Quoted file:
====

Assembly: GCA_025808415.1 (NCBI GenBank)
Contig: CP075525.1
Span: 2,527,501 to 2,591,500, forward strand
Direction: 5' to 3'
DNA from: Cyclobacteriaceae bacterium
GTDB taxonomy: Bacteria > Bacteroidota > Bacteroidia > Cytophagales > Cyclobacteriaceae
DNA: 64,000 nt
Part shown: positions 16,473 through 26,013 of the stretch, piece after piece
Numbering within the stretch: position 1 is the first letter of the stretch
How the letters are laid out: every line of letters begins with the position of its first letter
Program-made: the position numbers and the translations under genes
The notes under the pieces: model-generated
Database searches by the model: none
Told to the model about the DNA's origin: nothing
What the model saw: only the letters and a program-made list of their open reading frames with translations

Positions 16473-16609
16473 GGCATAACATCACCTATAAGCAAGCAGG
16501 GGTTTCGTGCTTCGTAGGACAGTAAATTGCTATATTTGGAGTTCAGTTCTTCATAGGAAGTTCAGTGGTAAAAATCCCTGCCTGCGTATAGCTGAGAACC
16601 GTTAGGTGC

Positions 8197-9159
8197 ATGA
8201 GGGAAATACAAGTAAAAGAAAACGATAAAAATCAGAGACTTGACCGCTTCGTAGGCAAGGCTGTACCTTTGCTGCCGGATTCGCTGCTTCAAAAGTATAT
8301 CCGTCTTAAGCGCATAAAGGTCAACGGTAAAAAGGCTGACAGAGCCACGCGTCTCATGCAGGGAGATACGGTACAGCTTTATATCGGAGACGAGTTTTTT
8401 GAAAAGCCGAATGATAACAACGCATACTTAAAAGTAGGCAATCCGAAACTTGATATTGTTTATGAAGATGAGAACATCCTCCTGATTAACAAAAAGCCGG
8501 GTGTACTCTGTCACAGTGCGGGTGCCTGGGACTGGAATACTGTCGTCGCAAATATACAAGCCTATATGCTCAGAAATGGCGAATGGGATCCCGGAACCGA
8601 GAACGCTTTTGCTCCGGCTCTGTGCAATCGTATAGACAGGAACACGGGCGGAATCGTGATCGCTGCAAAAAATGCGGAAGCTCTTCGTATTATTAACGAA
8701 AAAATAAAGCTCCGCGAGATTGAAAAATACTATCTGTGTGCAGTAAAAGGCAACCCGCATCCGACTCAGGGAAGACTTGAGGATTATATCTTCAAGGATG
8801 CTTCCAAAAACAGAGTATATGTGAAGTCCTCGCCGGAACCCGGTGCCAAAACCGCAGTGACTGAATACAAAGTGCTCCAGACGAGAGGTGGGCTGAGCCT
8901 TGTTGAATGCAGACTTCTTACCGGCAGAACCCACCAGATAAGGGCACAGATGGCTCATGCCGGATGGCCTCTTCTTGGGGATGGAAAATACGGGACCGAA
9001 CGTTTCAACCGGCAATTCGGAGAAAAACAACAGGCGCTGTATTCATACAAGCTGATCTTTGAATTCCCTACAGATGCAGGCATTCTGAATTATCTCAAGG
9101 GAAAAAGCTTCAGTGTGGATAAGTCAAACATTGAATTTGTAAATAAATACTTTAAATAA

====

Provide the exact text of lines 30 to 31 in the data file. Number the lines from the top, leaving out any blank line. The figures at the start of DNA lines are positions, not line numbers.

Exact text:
9001 CGTTTCAACCGGCAATTCGGAGAAAAACAACAGGCGCTGTATTCATACAAGCTGATCTTTGAATTCCCTACAGATGCAGGCATTCTGAATTATCTCAAGG
9101 GAAAAAGCTTCAGTGTGGATAAGTCAAACATTGAATTTGTAAATAAATACTTTAAATAA